Good luck!

February 19: Opposites attract indeed.

February 20: Easiest to do with a map.

February 21: Almost too easy to deserve a hint. This is the type of puzzle I like.


Lives in Letters: Postcard - Toot

"In every city, on every street, there are forgotten buildings...."


Cities Service Building
New York’s Third Highest Skyscraper

New York, NY
August 11, 1932

Addressed to Mr. J. E. L-
Lebanon, Pa.

Everything going O. K.
up here. The floors
will all be painted by
the time they get back.
Orders from War Dept.
to close Post Exchanges.
Ft. Hamilton and West Point
are already closed. Uncertain
how it will effect this place.
Received your mail.

Is it from someone nicknamed Toot, or is Toot a way of signing off, like "Tootles?"

The Cities Services building is located in the Wall Street area, and was so-named for the petroleum company that made its home there in 1932. It is now the AIG building. Here's a bit more info (see # 15). And then there's this interesting article about the skyscrapers of the age ("In every city, on every street, there are forgotten buildings...") including this building. The most interesting part of the article? Near the end, when the author says:
Though now dwarfed by young upstarts, such as the World Trade center, these office buildings have lost little of their original beauty and interest.
The article was written in July, 2001.

Post Exchange (PX) or Base Exchange was the name for the discount store located on a military base. Here's a bit of history on that.

My big questions:

What base was the postcard-sender writing from? My best guess is either Governor's Island off the tip of Manhattan, or maybe Fort Schuyler in the Bronx.

Why were they closing the post exchanges? Most likely because it was peace-time and the US had a very small army. Not to mention the fact that we were in the middle of the Depression, so the government could not afford to subsidize the PX's.

Who were "they" and why were they having the floors painted? I have no idea.

Sunday, February 18, 2007

Book-Delinquents Anonymous

Hello, my name is Nancy, and I'm hopelessly behind on my children's book reading.

It all started when I got hooked on late-19th and early-20th century American girls books. I read every one I could find, and when I realized that I'd pretty much run out, I started rereading. And rereading. I couldn't break away. I found it nearly impossible to try something new.

For a long time, I kept it a secret. I would politely sit silent while my friends talked about Narnia, His Dark Materials, Lord of the Rings, and (I am ashamed to admit) Bridge to Terabithia.

Then one day it happened. I read the Narnia series (late last year). I read Bridge to Terabithia (today!). I started putting the pieces of my broken reading world back together. I still have many missed books to catch up on, but I know I can do it.... One book at a time.

Are there any books you hear people talk about all the time that you haven't gotten around to reading yet?

Old-Fashioned Books

Do Books Fall Out of Fashion? Franki explores this topic over at A Year of Reading.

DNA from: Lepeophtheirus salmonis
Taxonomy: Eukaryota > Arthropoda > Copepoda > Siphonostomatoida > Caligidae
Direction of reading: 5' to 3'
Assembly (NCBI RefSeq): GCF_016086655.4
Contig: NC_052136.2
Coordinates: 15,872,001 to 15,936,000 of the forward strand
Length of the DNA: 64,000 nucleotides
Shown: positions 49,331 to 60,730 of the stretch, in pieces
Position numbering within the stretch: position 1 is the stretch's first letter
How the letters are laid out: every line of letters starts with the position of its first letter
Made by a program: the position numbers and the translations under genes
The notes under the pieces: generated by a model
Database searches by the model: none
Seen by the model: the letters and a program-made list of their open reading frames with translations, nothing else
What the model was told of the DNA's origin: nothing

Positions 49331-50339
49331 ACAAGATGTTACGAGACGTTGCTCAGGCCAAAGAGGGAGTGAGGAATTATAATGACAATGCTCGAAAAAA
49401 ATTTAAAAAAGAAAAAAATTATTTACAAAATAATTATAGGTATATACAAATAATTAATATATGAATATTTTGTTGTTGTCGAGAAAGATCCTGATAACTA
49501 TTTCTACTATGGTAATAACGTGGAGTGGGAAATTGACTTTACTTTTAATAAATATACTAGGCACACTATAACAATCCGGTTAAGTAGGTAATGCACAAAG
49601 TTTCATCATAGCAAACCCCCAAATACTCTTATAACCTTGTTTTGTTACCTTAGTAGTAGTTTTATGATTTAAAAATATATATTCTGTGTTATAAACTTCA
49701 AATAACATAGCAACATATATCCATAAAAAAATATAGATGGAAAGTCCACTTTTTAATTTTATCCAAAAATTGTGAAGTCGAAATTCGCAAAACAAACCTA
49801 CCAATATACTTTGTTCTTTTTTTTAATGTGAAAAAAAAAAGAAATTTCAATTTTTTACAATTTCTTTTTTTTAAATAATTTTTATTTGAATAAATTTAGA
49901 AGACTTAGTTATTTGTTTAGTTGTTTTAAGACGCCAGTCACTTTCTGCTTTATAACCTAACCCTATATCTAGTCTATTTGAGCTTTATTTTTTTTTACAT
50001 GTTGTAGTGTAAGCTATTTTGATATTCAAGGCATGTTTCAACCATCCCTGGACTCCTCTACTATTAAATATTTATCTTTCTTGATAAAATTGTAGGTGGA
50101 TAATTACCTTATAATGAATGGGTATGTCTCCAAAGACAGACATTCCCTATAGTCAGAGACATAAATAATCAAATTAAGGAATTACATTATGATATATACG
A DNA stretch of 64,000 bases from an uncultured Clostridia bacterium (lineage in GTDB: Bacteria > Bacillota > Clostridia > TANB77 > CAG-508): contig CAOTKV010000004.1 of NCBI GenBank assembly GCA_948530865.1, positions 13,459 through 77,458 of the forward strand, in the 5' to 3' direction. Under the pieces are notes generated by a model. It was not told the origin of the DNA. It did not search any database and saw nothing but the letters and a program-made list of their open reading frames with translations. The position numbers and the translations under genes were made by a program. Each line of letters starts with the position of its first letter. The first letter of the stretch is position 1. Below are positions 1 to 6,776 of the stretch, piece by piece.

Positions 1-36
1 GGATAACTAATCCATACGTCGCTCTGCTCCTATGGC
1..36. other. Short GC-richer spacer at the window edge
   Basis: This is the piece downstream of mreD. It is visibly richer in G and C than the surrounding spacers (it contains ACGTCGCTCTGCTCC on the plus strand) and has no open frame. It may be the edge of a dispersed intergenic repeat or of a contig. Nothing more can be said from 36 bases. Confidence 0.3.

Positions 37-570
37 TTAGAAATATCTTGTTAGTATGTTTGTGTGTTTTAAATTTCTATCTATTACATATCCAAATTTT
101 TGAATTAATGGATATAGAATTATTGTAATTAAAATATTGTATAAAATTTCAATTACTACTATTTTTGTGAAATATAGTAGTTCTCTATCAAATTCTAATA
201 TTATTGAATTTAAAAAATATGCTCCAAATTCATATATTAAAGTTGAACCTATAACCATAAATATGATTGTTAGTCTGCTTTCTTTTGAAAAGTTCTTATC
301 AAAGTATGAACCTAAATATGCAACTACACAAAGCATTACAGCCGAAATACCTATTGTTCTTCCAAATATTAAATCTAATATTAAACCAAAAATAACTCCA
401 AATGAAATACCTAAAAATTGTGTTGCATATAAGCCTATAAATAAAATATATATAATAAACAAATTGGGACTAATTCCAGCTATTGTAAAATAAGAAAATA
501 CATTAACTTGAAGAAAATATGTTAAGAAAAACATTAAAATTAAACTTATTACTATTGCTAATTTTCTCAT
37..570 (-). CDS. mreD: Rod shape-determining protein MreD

I have to admit I'm sensitive to this subject. My favorite books are late 19th and early 20th-century girls books. But I hesitate to recommend them to my nieces because deep down I worry that they are out of date.

Click here if you'd rather read An Old-Fashioned Girl than worry about whether you are one.

Saturday, February 17, 2007

Higher Power of Lucky - Wonderful and Controversial

Yesterday I had the luck to spend a few hours driving for business meetings and a family visit, which gave me just enough car time to listen to all of the Newbery winning 2006 book from Susan Patron, The Higher Power of Lucky.

First of all, the book is very good. I laughed. I cried.

I loved the setting of this book -- the dusty desert town (population 43) with no restaurants, no schools, and only 3 jobs. The place is Hard Pan, California, where the daily entertainment is when the Judge hands out the mail (one of the 3 jobs). The folks in Hard Pan are wonderful and odd: an assortment of misfits and imports, where probably a good third of them are in some sort of twelve-step anonymous support group.

Lucky lives in an unusual town and in unusual circumstances. Her mother has died, her father has left, and her guardian (her father's first wife) is melancholy being so far from her home in France. Her best friend is destined to be President of the United States, or perhaps a champion knot-tyer. And Lucky spends three afternoons a week listening in secret to the confessions of alcoholics, former smokers, and overeaters.

But in many ways, Lucky's life is pretty typical. She is a ten-year-old girl, and she struggles with things that most girls her age do -- trying to understand the world around her, and within her, as she matures.

Okay, now about the controversy....

The book has the word "scrotum" in it. Surprising, for a children's book, I will admit. And yet, when you think about the things children hear and learn at the age of 10, this word is a pretty good example. Somehow, it fits as both something a young girl might overhear in an adult conversation she's not supposed to be listening to, and something the same young girl might be curious to understand. There are plenty of other words that might fit just as well, but none of them would strike me as any less startling to see included in a book like this.

There are people who want to ban the book from school libraries because of this word.